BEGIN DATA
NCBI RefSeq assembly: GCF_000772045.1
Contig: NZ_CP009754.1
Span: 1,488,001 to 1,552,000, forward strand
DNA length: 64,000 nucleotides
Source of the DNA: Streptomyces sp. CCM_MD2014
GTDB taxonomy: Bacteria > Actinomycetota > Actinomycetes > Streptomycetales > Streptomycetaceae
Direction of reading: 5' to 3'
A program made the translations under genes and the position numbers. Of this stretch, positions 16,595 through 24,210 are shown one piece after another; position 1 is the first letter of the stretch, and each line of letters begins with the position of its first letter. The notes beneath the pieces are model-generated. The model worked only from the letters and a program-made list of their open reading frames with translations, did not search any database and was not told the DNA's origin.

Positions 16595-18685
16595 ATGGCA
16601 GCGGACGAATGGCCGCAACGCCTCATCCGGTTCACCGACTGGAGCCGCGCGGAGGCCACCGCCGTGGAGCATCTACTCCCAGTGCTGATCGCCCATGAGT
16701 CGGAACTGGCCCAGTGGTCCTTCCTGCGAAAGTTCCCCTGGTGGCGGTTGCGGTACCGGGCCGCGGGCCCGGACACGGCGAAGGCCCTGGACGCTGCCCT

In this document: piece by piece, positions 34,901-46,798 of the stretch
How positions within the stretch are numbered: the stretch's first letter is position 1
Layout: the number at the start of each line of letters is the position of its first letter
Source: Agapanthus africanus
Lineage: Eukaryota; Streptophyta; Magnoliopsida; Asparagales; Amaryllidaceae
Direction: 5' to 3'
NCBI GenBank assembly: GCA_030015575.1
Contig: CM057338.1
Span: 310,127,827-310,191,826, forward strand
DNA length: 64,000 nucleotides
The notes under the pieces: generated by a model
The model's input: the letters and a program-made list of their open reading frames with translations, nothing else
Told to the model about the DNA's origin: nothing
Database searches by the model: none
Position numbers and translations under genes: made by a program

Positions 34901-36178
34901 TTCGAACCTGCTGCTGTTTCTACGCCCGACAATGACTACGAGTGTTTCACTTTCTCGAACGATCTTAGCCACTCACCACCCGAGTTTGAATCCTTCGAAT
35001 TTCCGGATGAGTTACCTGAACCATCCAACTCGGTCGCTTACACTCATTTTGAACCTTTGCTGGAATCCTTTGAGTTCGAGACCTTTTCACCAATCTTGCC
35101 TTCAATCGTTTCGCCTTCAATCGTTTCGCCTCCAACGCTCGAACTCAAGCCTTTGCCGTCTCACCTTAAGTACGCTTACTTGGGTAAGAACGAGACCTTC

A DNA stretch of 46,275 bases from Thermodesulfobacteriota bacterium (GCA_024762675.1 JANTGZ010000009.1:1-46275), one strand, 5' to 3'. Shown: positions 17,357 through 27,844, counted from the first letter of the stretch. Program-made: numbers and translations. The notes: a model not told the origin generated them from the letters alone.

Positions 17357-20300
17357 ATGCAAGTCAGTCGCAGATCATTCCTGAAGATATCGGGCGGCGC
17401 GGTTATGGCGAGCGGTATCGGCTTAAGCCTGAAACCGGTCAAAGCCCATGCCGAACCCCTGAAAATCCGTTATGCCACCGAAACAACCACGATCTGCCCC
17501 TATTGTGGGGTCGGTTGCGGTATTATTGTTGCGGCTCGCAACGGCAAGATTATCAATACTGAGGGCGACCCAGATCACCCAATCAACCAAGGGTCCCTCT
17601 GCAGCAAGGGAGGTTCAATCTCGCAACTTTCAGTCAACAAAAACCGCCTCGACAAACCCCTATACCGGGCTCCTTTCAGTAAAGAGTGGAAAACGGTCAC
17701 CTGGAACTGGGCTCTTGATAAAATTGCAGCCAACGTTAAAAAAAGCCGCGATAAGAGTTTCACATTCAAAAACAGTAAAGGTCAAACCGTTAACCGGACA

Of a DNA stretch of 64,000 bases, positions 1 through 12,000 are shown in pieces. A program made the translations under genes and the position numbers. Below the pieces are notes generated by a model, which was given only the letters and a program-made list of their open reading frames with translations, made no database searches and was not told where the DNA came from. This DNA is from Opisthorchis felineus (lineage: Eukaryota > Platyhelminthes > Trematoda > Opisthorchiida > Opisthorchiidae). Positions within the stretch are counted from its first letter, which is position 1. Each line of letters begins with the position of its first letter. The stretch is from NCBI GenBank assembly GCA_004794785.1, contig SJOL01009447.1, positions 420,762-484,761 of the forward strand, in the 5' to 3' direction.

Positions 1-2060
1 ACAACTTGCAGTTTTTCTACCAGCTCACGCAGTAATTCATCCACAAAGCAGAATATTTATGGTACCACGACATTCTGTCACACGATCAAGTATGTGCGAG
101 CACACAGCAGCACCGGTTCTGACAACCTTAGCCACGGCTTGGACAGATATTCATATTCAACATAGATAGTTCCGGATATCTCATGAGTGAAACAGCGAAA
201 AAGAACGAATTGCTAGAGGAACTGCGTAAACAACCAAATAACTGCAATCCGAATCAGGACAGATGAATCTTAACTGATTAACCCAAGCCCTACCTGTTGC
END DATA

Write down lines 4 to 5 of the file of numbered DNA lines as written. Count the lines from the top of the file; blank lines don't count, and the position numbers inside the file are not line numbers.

DNA length: 64,000 nucleotides
Source of the DNA: Streptomyces sp. CCM_MD2014